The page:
Understanding the different types of freelance clients and what they have to offer can help ensure you have a consistent flow of cash and an ongoing stream of work.
Hopefully this post helps you as a new or growing freelancer to see the different types of freelance clients, so you can plan on how to structure your client searches and how you’ll balance your workload.
Duration: Long-term, Ongoing regular contract
Landing a contract with a design firm can mean regular, consistent, and well paid work. A lot of design firms these days increase their workload by bringing in outside freelancers.
With this type of work you’ll need to be responsive, reliable, and most often, work within regular business hours (if you aren’t already). The clients you’ll be producing work for are paying thousands, or maybe even hundreds of thousands of dollars to the design firm, and a large amount of that is to compensate you!
Deadlines will be aggressive, and your communication skills will need to be sharp. Don’t be surprised if you find yourself having phone or Skype calls multiple times a day, every day during business hours with your firm’s team and/or the client.
Landing large contract jobs can be difficult but is not impossible. You can reach out to design firms that you’d like to work with directly, introduce yourself and explain how you can help them, or just be in the right place at the right time.
For me personally, I’m always trying to better my chances in having clients find me. I’ve worked with two design firms as a freelance sub-contractor, and both came to me directly – coincidentally through the use of my Dribbble Pro Account. I’m not saying having a Dribbble account is key, it’s just another way I get my name and work out there in my freelance marketing strategy. Design firms peruse the communities in which they’re looking to hire from, looking for available freelancers that have the type of work that fits their project(s). Better your chances at getting found by putting yourself out there on the sites your clients are most likely to be looking for help on.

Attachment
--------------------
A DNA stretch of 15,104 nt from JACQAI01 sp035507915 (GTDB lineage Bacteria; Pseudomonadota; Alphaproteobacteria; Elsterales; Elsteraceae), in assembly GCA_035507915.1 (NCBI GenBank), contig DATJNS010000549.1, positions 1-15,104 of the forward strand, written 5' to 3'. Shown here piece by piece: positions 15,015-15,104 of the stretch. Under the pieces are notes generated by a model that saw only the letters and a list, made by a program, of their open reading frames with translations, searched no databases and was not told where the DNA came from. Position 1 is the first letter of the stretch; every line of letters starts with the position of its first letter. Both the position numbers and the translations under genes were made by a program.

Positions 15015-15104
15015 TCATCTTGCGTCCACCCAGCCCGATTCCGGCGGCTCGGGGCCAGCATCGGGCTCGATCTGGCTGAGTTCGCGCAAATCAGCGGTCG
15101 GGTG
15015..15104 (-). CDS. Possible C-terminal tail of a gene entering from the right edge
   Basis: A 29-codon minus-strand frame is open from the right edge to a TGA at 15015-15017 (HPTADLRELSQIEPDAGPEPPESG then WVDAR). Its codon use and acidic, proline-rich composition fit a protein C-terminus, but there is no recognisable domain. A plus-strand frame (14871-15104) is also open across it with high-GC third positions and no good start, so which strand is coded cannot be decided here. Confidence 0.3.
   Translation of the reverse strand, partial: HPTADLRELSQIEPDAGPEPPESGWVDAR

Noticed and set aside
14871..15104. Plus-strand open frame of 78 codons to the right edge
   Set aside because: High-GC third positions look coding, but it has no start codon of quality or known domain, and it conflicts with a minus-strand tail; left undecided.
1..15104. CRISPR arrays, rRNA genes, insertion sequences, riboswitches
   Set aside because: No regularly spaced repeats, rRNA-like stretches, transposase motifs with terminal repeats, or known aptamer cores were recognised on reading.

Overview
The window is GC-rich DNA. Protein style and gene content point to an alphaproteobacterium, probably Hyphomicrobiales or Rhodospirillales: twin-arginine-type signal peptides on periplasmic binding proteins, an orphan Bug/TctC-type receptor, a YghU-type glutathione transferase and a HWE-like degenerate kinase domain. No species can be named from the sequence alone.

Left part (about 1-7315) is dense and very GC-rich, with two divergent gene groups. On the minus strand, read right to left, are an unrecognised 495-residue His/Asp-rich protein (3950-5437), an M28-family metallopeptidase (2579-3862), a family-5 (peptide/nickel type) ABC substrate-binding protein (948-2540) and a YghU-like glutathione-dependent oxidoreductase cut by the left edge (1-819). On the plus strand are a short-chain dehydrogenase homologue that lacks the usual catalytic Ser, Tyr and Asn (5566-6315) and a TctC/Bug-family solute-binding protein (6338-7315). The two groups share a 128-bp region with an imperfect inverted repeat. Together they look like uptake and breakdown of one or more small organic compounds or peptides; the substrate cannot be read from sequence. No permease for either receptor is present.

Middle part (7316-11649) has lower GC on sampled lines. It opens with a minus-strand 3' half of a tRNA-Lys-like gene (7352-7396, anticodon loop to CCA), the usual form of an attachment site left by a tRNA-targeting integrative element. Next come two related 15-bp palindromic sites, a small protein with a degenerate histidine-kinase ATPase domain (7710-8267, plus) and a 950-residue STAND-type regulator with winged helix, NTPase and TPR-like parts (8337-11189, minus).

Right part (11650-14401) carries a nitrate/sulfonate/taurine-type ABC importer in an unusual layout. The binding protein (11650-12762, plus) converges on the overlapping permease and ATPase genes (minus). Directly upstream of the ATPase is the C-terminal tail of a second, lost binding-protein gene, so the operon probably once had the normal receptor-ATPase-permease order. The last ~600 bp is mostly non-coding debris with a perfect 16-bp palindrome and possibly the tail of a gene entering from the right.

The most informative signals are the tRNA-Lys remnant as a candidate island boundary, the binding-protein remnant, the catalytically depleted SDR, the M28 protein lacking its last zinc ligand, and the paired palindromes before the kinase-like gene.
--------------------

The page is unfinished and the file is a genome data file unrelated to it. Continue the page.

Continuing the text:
Duration: Long-term or Short-term, Ongoing sporadic contracts
Working with a small business is more typical and easier to land for most freelancers. The relationship is personable and can be permanent/ongoing, but not always consistent. Compensation may vary depending on the type of work you do for the client, but there’s a lot of potential to turn these projects into a consistent flow of cash.
Word of mouth is proven to be the best way to land this type of client work, so market your freelance business and turn every project you complete into a referral.
My freelance business strives off of this type of work. Ideally I try to have two moderately sized projects going on at once alongside a few smaller one-offs.
These are projects that come and go and don’t guarantee any consistent pay – meaning after you complete the task, that’s it. This type of freelance work is quick to accomplish and can even sometimes be done in a single day.
However, you may be able to turn a one-off project into repeat business or into a long-term relationship. Just provide a good service and they’ll be back for more! You can also try upselling on these types of projects; for example if you design a business card, offer print services.
I find myself having more of these type of one-off projects than anything else, and most inquiries don’t even follow-through. That’s something you’ll have to deal with. Most of the time it’s just someone getting an idea of how much their project is going to cost to have done.
Finding a balance in your freelance work
With a mix of these three types of freelance clients, you’ll be earning way more than you would working a regular 9–5 position. However, it takes time to build a consistent stream of client work, and it can be difficult to manage once you get there.
You’ll need to define what works for you, how much you can take on, and what types of projects you work best with.
Over a year ago I rebranded my freelance business, created a new marketing strategy, and narrowed my client services to logo design, t-shirt design, and website design. Doing this helped tremendously in generating client leads. To this day I stick to my marketing plan, and try to turn every completed project into a referral. Everyone’s path is different, so take the time to develop what works best for you and your freelance business.
What type of freelance clients do you like to work with most?
How do you like to balance your workload? One large project, a bunch of one-offs, or a mix of it all?
Share in the comment section below! As always, if you have a question about anything freelance, myself and the YFC community is here to help! 🙂